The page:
posted on Feb, 1 2011 @ 01:23 PM
Originally posted by Chadwickus
What kind of magnitudes are we looking at with the nanosail?
Is it a constant? or will it be like Iridium flares?
Great questions. The answer to the first isn't easy to come by. On the one hand, Ted Molczan, one of the world's most experienced satellite
trackers, failed to find it with the aid of a pair of very large binocs on the first night he went looking for it. He thought it had be below
magnitude 7 or 8. On the other hand we have a "satellite trail" picture of it from an observer in Finland which shows a strong signal, but the
photographer couldn't give an estimate of the brightness except to say it must have been "fairly bright." Based on the other stars visible in his
picture I'd put a rough guess at around magnitude 4-5 at least. No one can seem to get a consistent answer and I think the real answer is this; it
depends. It was supposed to tumble at first which would average out the brightness, but then its attitude was supposed to become stabilized by the
orbital drag. If you're viewing "edge-on" for a pass, it will be nearly invisible by eye. If you're viewing it "face-on" it should be pretty bright,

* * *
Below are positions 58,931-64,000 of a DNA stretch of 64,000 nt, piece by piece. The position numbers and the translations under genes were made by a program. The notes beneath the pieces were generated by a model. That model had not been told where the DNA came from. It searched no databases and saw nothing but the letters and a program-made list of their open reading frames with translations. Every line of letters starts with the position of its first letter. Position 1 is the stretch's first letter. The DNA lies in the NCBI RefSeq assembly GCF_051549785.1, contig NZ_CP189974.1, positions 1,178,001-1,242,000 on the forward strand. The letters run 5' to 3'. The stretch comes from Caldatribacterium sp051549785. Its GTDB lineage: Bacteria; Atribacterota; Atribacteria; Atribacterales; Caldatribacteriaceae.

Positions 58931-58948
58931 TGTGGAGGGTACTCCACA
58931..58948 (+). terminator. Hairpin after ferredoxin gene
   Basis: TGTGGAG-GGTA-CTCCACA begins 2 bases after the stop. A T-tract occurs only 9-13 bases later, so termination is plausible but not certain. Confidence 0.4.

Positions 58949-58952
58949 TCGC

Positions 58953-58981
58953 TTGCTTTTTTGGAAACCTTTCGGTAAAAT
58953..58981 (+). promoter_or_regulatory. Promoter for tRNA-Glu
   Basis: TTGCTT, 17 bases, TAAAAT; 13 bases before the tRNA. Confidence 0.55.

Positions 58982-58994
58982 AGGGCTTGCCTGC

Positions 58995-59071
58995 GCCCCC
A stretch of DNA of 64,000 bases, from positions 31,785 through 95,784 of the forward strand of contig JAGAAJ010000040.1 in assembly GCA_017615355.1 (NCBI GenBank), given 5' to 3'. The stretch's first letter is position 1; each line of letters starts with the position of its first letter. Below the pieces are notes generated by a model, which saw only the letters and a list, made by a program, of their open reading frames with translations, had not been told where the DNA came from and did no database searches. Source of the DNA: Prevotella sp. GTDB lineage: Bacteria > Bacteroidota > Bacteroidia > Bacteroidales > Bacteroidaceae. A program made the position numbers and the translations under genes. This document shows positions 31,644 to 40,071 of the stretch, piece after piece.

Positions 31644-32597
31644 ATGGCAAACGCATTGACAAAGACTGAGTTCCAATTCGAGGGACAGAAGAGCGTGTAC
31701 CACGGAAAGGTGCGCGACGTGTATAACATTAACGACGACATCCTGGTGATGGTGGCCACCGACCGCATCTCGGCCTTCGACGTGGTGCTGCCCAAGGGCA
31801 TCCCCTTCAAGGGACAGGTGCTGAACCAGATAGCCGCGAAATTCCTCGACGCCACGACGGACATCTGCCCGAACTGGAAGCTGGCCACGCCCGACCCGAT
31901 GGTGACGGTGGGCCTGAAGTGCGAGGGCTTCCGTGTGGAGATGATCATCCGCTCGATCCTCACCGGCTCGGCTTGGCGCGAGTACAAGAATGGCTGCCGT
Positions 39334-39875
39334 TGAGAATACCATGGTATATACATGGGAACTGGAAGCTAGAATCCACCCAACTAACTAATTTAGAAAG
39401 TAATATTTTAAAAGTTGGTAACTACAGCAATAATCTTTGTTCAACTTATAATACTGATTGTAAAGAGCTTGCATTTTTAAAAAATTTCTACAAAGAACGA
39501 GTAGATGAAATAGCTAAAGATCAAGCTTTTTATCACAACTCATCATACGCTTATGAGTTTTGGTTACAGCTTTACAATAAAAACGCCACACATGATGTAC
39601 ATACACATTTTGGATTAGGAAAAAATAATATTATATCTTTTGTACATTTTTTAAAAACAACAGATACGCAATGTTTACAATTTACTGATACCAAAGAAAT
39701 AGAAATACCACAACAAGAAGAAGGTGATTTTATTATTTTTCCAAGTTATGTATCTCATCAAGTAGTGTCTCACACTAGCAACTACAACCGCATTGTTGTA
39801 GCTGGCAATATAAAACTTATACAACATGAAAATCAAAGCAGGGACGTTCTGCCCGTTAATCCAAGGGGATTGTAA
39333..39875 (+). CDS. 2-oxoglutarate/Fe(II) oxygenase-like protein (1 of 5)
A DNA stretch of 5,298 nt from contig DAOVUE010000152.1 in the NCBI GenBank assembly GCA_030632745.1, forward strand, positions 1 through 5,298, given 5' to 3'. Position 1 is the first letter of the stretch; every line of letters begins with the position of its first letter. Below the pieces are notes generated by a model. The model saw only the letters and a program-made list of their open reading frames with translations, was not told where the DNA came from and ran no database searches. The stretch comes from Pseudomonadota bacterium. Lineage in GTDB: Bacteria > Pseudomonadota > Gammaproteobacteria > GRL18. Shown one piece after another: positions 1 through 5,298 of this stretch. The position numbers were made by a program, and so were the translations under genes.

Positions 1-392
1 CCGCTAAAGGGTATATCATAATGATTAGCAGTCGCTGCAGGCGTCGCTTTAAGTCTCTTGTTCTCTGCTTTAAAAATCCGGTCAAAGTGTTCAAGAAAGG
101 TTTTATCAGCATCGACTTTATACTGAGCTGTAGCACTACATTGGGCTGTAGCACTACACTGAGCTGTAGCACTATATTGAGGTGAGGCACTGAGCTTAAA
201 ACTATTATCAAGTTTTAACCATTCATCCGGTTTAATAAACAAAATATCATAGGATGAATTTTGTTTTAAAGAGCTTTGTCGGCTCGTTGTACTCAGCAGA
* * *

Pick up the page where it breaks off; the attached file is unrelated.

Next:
but unfortunately there's no way to know for sure what its attitude is until you observe it.
That brings me to your second question, and the answer is that it will not be constant at all, and depending on the angle of the sun you may indeed
catch a very bright flare off the sail. The team estimates it could appear as much as ten times the brightness of Venus during momentary flares as
its altitude decreases. The rest of the time I'm guessing that magnitude 4~5 is a good estimate, though heavens-above.com has a more optimistic
estimate of around magnitude 2.
I'm intentionally low-balling my estimates though to be on the safe side; I'm going to try to practice on magnitude 4-5 satellites in the coming weeks
to make sure my viewfinder camera can detect satellites that dim and to determine the exposure setting needed on the main camera (if needed I can
adjust on the fly, but if I under-expose then I'd have no way of even knowing if the satellite is in the main view or not). If the viewfinder cam
doesn't cut it then I'll have to reduce my main camera's magnification so that I don't need to rely on the viewfinder at all. That would prevent me
from resolving the sail as more than a point-like light source though, and that's my ultimate goal. Not that a video showing a stationary dot
whizzing by the stars isn't cool, but it would be cooler to actually resolve it, if only barely.
edit on 1-2-2011 by ngchunter because: (no